The pandemic has made the process even slower. Spot shortages in glass and acrylic make it harder to get a tank, and air transport from fish-collecting hot spots like Fiji and the Philippines has only resumed slowly. Hawaii has imposed a near total ban on fish collecting in its waters.
So as demand has grown, supply has been constrained and prices have increased.
Groover estimates that a finished reef tank with saltwater fish and corals runs about $10,000, while the maintenance—including cleaning, medical treatments, and emergency response when necessary—is $500 to $1,000 a month. Schmide, who focuses more on fancy freshwater tanks, says his crew starts at $85 a visit. Tiemens, who serves the ultra-luxury, pure custom end of the market, says his average setup is $30,000 to $50,000, with ongoing maintenance costing up to $2,500 a month. Fish are extra, but Tiemens notes that a healthy tank with a thoughtfully curated selection of compatible fish shouldn’t need frequent restocking.
Above: “This 2,600-gallon saltwater aquarium had to be craned into the home,” says Nic Tiemens from Infinity Aquarium Design. “It was a $100 million property in Bel Air, so they wanted something really spectacular.”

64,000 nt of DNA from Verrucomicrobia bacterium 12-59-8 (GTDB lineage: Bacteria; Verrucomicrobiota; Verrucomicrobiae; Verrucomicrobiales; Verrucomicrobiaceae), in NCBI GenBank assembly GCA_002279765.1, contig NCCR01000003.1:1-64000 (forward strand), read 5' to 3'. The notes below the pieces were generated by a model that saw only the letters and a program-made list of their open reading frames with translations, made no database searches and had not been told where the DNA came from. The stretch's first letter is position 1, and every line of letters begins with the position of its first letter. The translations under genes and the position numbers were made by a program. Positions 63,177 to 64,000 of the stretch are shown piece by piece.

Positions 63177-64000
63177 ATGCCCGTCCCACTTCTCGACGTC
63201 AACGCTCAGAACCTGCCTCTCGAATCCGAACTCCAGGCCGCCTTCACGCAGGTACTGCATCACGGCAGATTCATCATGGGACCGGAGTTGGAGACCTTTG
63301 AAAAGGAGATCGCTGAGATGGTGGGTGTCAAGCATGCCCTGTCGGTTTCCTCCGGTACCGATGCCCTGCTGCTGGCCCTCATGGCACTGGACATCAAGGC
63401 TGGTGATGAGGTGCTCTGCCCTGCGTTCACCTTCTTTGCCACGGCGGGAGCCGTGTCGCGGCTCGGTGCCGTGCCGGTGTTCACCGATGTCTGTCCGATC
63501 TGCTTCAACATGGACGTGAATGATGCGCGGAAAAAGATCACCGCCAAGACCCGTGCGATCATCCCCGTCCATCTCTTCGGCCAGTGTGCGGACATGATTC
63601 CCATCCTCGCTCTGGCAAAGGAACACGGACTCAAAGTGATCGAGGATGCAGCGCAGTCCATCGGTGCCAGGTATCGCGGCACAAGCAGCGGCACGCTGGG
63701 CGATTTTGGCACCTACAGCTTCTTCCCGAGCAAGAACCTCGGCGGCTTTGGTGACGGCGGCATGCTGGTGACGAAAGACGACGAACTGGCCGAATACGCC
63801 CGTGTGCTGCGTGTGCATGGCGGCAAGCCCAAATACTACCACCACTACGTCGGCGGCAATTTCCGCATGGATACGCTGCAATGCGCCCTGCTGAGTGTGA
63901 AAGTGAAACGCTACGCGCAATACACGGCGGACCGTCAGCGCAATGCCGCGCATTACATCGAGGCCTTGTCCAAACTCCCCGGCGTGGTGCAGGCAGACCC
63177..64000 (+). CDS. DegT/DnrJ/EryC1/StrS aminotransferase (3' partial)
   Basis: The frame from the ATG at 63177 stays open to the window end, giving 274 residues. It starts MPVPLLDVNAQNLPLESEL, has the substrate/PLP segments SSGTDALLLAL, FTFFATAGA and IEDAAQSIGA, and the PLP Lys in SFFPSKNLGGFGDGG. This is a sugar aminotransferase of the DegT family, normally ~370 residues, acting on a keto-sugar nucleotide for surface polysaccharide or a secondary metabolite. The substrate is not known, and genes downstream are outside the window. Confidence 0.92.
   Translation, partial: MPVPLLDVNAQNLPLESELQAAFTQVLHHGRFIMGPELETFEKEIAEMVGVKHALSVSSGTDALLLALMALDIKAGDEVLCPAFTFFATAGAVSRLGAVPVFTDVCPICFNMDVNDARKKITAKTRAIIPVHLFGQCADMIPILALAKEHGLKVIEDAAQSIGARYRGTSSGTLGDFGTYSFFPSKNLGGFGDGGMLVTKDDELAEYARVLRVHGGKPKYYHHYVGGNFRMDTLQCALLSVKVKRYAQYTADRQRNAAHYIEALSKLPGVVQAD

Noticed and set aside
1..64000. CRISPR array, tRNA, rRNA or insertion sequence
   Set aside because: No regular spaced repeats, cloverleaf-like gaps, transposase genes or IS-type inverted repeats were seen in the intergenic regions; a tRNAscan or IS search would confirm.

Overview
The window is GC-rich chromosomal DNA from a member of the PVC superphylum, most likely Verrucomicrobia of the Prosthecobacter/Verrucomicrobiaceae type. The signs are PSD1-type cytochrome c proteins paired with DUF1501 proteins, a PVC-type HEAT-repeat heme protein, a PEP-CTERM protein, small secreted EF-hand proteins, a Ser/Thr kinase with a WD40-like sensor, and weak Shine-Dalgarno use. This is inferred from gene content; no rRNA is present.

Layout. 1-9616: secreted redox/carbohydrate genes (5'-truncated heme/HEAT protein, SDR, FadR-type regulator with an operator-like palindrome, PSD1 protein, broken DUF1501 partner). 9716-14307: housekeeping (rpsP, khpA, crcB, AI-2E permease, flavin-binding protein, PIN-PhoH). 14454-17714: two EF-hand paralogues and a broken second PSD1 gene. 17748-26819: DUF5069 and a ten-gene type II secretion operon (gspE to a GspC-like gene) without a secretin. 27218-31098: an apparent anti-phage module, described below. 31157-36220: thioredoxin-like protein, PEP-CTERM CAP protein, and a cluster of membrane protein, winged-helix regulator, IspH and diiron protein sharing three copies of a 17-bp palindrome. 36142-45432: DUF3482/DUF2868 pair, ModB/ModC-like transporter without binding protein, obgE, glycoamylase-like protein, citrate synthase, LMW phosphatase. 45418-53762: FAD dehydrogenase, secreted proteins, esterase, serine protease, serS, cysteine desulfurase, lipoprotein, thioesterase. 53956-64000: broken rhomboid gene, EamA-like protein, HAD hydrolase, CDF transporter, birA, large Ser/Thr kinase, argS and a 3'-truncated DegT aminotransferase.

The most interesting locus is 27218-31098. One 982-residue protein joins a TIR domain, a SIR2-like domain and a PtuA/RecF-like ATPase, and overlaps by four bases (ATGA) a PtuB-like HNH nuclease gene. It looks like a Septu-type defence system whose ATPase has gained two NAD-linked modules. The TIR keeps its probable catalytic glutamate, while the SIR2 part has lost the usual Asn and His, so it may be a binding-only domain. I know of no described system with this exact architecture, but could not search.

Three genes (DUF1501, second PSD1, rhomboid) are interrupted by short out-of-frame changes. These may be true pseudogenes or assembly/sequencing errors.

One aspect of the aquarium business that’s increasingly come under scrutiny is its environmental impact. To the new wave of fish enthusiasts, that matters. “This new generation of hobbyists is committed to sustainability,” Tiemens says, adding that he believes it has driven a significant change in aquarists’ buying patterns. He believes that the resurgence of interest in freshwater tanks is due in part to the greater sustainability of freshwater over saltwater. Most freshwater fish are aquacultured, while most marine fish are still collected in the wild.
There is also a heightened consciousness of the toll the aquarium trade takes on the oceans. Last year, a documentary called The Dark Hobby indicted the industry for its unsustainable collection practices, which in some non-U.S. regions include dosing reefs with cyanide to stun fish for easier collection. That practice kills the invertebrates that make up the reef itself.
Captive breeding would seem like a solution, but so far the only species reproducing with proven success in tanks are clown fish (a.k.a. “Nemo”) and blue tangs (a.k.a. “Dory”). Soft corals and small and large polyp stony corals, which through selective breeding have become reef tanks’ psychedelic superstars with names like Space Invader Pectinia and Berry Bliss Goniopora, are also relatively easy to breed at home.
In addition to serving as personal fish concierges to customers and their rare, $15,000 and $30,000 specimens, Among the Reef partners Cohen and Yallen are determined to make captive breeding a reality for more species. They’re starting their effort with the Japanese wrought-iron butterflyfish and are now completing the construction of a new breeding facility near LAX. “I’ve always been driven by the conservation side of things,” says Cohen, who is a second-generation aquarist and was a frequent guest on Tanked. “Every fish is a life; every coral is a life.”